tl;dr: TFS is designed to handle large files gracefully. The largest hurdle you'll have to face is network bandwidth to upload/download the files. The second issue is that of storage space on the server. Assuming you've considered these two issues, you shouldn't have any other problems.
Network bandwidth: There is very little overhead in checking in or getting files, it should be as fast as a typical HTTP upload or download. If your clients are remote from the server, network-wise, they may benefit by having a TFS source control proxy on their local network to speed up downloads.
Note that unlike some version control systems, TFS does not compute and transmit deltas when uploading or downloading new content. That is to say, if a client had revision 4 of a large text file, and revision 5 had added a few lines at the end, some version control tools optimize this experience to only send the changed lines. TFS does not do this optimization, so if your files change frequently, clients will need to download the entirety of the file each time.
Server storage: Disk space on the server is fairly straightforward - you'll need enough space to hold the files, there's little overhead beyond that. TFS will not slow down just because your repository contains large files.
If these files get modified frequently, you will need to account for the disk space used by the revisions, also. TFS stores "deltas" between file revisions - that is, a binary difference between two versions. So if the file's contents change minimally between revisions as in the typical use case with text files, the storage cost should be inexpensive. However, if the entirety of the contents change as would be typical with binary files like images or DLLs, then you'll need enough disk space to store each revision. (Of course, you can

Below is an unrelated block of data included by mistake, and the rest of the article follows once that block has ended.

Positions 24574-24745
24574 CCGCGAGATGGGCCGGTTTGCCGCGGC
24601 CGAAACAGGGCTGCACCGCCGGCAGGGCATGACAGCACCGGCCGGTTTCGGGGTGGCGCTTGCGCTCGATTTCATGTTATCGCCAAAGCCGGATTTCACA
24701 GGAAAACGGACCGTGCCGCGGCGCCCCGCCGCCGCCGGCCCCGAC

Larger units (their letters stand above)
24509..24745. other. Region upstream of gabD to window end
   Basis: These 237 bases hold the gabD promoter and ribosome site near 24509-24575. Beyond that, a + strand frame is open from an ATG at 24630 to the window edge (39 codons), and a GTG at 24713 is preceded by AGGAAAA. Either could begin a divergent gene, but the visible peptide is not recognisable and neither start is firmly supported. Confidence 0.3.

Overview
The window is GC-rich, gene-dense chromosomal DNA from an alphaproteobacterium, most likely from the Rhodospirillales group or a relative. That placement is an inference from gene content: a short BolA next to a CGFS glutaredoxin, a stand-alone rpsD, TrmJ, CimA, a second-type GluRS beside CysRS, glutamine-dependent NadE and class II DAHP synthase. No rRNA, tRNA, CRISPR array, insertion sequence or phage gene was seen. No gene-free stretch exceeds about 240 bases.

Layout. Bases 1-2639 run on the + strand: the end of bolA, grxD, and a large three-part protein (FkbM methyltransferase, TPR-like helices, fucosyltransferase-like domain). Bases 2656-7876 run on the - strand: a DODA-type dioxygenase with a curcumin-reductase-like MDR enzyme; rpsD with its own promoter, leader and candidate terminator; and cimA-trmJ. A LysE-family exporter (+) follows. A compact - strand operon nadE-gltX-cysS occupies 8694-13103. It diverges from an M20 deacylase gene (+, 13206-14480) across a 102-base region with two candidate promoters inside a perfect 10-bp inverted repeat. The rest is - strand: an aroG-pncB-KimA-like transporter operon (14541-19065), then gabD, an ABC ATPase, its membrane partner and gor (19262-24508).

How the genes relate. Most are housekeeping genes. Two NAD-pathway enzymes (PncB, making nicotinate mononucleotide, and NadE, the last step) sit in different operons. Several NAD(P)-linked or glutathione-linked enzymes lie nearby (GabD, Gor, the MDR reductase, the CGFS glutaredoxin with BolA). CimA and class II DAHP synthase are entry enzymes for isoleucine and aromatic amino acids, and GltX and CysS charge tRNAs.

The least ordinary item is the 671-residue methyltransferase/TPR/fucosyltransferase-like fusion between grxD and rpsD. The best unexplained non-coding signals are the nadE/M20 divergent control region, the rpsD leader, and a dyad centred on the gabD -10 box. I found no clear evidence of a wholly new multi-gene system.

destroy previous revisions in order to regain that space.)
One note on deltas in TFS: to reduce overhead at check-in time, the deltas between revisions are not computed immediately, there's a background "deltafication" job that runs nightly to compute the deltas to trim space. Until that point, each revision is stored in its entirety in the database. So if you have a very large text file with a lot of revisions happening daily, your disk space requirements will need to take this into account.
Client storage: Clients will need to have enough disk space to contain these files also (although only at the revision that they've downloaded.) This can be mitigated in your workspace mappings such that the large files are cloaked (or otherwise not included in your workspace) if they're not needed.
Caveat: Getting Historic Versions: If you find yourself requesting historical versions of large files frequently (for example: I want an ISO image seven changesets ago), then you're going to make the server apply the delta chain to get back to that revision. If you have multiple clients doing this concurrently, this could tax your memory.